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The Alzheimer Society of Canada defines dementia as an overall term for a set of symptoms that are caused by disorders affecting the brain. Symptoms may include memory loss and difficulties with thinking, problem-solving, or language that are severe enough to reduce a person’s ability to perform everyday activities.

Many diseases can cause dementia, the most common being Alzheimer’s disease and vascular dementia (due to strokes). It is estimated that about 564,000 Canadians are currently living with dementia, and that 937,000 will be living with the disease 15 years from now.

CFHI supports innovations that are improving care for people with dementia across the country, including the Appropriate Use of Antipsychotics (AUA) approach.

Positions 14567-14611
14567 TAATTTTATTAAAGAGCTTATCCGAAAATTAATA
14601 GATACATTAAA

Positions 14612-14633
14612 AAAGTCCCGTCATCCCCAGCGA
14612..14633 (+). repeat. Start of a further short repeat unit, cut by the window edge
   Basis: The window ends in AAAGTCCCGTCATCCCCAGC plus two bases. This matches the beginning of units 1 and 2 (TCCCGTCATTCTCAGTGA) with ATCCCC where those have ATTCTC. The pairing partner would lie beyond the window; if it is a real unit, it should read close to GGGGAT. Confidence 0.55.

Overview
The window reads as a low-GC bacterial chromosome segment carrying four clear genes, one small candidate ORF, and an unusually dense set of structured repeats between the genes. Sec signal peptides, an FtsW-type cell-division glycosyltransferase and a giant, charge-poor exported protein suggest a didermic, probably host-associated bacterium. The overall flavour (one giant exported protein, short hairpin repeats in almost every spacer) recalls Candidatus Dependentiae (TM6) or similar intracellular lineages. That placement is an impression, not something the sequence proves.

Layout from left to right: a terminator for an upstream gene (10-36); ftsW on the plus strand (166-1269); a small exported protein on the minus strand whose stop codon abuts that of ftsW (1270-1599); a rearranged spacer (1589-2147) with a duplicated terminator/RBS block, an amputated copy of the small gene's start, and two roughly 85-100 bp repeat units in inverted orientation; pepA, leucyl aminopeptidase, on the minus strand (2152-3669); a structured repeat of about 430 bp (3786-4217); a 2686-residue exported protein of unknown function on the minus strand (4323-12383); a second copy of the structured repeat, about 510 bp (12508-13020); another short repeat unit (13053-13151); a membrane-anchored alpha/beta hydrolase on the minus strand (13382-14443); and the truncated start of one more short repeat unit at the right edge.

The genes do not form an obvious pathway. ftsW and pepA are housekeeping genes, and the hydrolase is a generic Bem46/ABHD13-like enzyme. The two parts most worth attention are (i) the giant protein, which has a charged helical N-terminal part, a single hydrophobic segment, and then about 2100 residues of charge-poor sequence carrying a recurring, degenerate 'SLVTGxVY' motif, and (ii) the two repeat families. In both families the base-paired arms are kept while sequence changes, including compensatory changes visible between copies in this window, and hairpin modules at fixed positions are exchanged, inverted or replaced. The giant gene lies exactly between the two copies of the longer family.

In May 2014, CFHI designed and launched its first pan-Canadian AUA collaborative, working with 56 long term care homes – in seven provinces and one territory – to cut the inappropriate prescribing of antipsychotic medication to seniors residing in long term care.

This collaborative had its roots in an innovation implemented through the EXTRA: Executive Training Program.

In 2016, New Brunswick was the first province to work with us to scale the AUA approach with the New Brunswick Appropriate Use of Antipsychotics (NB-AUA) collaborative.

In 2017, we announced that we would be supporting Quebec in its own province-wide scale, Optimizing Practices, Uses, Care and Services—Antipsychotics (OPUS-AP).

In 2018, we’re scaling the collaborative in Prince Edward Island, and in Newfoundland and Labrador.  

Learn more about CFHI's work in spreading and scaling the AUA approach across Canada »